US20130173771A1 - Automated policy management in a virtual machine environment - Google Patents

Automated policy management in a virtual machine environment Download PDF

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US20130173771A1
US20130173771A1 US13341381 US201113341381A US2013173771A1 US 20130173771 A1 US20130173771 A1 US 20130173771A1 US 13341381 US13341381 US 13341381 US 201113341381 A US201113341381 A US 201113341381A US 2013173771 A1 US2013173771 A1 US 2013173771A1
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object
policy
computer system
list
attributes
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US9703647B2 (en )
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Mark Ambrose Ditto
James Robert Olson
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Veritas Technologies LLC
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Symantec Corp
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    • GPHYSICS
    • G06COMPUTING; CALCULATING; COUNTING
    • G06FELECTRIC DIGITAL DATA PROCESSING
    • G06F11/00Error detection; Error correction; Monitoring
    • G06F11/07Responding to the occurrence of a fault, e.g. fault tolerance
    • G06F11/14Error detection or correction of the data by redundancy in operation
    • G06F11/1479Generic software techniques for error detection or fault masking
    • G06F11/1482Generic software techniques for error detection or fault masking by means of middleware or OS functionality
    • G06F11/1484Generic software techniques for error detection or fault masking by means of middleware or OS functionality involving virtual machines
    • GPHYSICS
    • G06COMPUTING; CALCULATING; COUNTING
    • G06FELECTRIC DIGITAL DATA PROCESSING
    • G06F11/00Error detection; Error correction; Monitoring
    • G06F11/07Responding to the occurrence of a fault, e.g. fault tolerance
    • G06F11/14Error detection or correction of the data by redundancy in operation
    • G06F11/1402Saving, restoring, recovering or retrying
    • G06F11/1415Saving, restoring, recovering or retrying at system level
    • G06F11/1438Restarting or rejuvenating
    • GPHYSICS
    • G06COMPUTING; CALCULATING; COUNTING
    • G06FELECTRIC DIGITAL DATA PROCESSING
    • G06F11/00Error detection; Error correction; Monitoring
    • G06F11/07Responding to the occurrence of a fault, e.g. fault tolerance
    • G06F11/16Error detection or correction of the data by redundancy in hardware
    • G06F11/20Error detection or correction of the data by redundancy in hardware using active fault-masking, e.g. by switching out faulty elements or by switching in spare elements
    • G06F11/202Error detection or correction of the data by redundancy in hardware using active fault-masking, e.g. by switching out faulty elements or by switching in spare elements where processing functionality is redundant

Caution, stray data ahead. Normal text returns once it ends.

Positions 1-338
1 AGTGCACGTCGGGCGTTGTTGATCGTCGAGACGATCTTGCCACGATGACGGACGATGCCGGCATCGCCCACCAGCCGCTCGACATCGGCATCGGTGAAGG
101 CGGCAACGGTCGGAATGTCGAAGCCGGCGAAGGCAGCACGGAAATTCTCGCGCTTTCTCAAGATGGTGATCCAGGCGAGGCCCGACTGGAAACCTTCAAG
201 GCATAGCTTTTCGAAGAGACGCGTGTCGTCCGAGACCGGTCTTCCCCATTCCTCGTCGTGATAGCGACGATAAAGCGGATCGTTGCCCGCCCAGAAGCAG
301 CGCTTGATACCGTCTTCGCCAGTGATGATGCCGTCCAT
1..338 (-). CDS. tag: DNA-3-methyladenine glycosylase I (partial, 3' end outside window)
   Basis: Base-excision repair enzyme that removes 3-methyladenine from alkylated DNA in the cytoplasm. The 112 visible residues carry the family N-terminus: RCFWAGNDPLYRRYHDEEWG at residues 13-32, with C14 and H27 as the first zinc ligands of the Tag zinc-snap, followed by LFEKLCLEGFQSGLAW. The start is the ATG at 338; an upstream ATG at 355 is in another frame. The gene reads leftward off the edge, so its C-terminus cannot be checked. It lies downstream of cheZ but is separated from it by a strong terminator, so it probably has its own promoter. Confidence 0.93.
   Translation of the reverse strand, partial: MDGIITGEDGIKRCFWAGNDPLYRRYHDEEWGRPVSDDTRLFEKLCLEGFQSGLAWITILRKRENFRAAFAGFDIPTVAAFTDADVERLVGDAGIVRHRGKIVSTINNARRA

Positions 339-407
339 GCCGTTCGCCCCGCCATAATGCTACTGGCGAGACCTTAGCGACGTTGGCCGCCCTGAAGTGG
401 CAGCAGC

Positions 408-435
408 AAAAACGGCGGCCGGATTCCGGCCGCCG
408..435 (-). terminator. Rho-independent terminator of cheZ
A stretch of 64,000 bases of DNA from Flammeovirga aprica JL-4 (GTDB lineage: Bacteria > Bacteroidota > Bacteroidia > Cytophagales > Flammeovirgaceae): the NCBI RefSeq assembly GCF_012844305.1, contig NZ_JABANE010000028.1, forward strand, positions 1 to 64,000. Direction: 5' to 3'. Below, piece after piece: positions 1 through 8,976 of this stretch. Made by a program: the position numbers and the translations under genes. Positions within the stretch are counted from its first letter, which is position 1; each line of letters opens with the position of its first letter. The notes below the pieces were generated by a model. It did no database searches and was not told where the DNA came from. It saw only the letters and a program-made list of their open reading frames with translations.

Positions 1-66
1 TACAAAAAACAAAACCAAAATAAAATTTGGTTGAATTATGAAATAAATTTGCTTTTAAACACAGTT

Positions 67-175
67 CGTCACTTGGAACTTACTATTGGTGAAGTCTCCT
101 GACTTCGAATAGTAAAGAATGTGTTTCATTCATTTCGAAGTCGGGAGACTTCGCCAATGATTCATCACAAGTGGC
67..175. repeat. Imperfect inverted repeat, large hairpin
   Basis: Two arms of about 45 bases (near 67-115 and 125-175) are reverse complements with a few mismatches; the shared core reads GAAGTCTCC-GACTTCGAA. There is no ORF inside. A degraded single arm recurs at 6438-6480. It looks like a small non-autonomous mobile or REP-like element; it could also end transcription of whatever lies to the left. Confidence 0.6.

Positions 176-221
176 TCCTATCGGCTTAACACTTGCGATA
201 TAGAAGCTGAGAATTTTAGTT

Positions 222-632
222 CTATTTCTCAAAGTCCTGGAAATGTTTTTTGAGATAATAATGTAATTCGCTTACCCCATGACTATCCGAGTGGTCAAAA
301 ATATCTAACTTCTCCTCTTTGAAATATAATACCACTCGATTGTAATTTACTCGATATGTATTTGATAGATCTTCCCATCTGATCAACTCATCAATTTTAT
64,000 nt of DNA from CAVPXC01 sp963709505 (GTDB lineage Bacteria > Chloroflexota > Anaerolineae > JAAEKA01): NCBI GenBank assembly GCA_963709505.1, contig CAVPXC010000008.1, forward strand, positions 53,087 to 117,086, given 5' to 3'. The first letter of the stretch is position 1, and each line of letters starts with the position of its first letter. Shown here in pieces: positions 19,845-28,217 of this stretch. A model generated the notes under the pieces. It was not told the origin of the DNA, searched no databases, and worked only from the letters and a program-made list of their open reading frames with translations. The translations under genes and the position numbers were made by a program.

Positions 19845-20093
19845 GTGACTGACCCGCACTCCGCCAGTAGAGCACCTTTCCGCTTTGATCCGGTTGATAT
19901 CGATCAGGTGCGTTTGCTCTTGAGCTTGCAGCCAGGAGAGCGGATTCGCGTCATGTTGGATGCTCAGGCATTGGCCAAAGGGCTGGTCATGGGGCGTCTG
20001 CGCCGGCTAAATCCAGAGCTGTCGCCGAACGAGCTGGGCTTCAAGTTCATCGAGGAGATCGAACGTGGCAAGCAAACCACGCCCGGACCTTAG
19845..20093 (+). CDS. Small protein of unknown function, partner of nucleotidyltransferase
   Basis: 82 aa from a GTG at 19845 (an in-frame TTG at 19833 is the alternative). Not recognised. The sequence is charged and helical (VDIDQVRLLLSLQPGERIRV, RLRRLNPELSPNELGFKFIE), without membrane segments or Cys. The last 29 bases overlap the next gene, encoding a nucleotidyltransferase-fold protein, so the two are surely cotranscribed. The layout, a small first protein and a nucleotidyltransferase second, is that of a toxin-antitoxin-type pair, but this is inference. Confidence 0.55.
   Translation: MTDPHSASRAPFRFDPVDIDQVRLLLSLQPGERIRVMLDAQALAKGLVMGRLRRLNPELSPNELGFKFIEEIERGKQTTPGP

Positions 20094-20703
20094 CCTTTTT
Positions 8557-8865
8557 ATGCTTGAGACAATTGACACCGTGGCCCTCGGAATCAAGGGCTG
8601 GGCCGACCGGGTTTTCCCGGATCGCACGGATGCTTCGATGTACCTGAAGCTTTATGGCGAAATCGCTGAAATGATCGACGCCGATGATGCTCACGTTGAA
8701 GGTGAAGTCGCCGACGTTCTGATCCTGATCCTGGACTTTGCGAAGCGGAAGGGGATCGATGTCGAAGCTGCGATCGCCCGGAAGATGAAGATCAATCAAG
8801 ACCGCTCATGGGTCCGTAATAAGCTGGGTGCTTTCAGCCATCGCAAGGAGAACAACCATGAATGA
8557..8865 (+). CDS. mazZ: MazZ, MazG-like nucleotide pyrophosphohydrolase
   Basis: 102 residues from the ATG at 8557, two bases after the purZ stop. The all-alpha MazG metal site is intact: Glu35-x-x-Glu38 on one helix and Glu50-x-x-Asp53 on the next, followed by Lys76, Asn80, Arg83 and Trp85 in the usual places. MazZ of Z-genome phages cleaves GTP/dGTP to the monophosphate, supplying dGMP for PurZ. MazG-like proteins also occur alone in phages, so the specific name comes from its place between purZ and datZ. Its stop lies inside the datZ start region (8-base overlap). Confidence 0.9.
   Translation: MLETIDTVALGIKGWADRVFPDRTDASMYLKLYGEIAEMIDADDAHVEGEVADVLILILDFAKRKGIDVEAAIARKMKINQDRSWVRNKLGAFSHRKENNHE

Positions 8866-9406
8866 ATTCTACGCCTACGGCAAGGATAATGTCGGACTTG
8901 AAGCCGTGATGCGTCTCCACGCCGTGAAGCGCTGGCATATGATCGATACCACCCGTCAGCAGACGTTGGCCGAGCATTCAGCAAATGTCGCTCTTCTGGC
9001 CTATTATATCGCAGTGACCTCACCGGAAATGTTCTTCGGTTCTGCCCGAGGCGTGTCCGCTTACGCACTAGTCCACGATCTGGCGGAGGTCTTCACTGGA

• G06F11/2035Error detection or correction of the data by redundancy in hardware using active fault-masking, e.g. by switching out faulty elements or by switching in spare elements where processing functionality is redundant without idle spare hardware
    • GPHYSICS
    • G06COMPUTING; CALCULATING; COUNTING
    • G06FELECTRIC DIGITAL DATA PROCESSING
    • G06F11/00Error detection; Error correction; Monitoring
    • G06F11/30Monitoring
    • G06F11/34Recording or statistical evaluation of computer activity, e.g. of down time, of input/output operation ; Recording or statistical evaluation of user activity, e.g. usability assessment
    • G06F11/3442Recording or statistical evaluation of computer activity, e.g. of down time, of input/output operation ; Recording or statistical evaluation of user activity, e.g. usability assessment for planning or managing the needed capacity

Abstract

A method for providing object policy management. The method includes accessing a distributed computer system having a plurality of nodes, and initiating a new object policy object backup protection for a new object. The method further includes processing a list of object attributes available for the new object policy, and processing the list to generate an object management policy. The new object is then processed in accordance with the object management policy.

Description

    FIELD OF THE INVENTION
  • The present invention is generally related to digital computer systems.
  • BACKGROUND OF THE INVENTION
  • Information drives business. Companies today rely to an unprecedented extent on online, frequently accessed, constantly changing data to run their businesses. Unplanned events that inhibit the availability of this data can seriously damage business operations. Additionally, any permanent data loss, from natural disaster or any other source, will likely have serious negative consequences for the continued viability of a business. Therefore, when disaster strikes, companies must be prepared to eliminate or minimize data loss, and recover quickly with useable data.
  • Companies have come to rely upon high-availability clusters to provide the most critical services and to store their most critical data. In general, there are different types of clusters, such as, for example, compute clusters, storage clusters, scalable clusters, and the like. High-availability clusters (also known as HA Clusters or Failover Clusters) are computer clusters that are implemented primarily for the purpose of providing high availability of services which the cluster provides. They operate by having redundant computers or nodes which are then used to provide service when system components fail.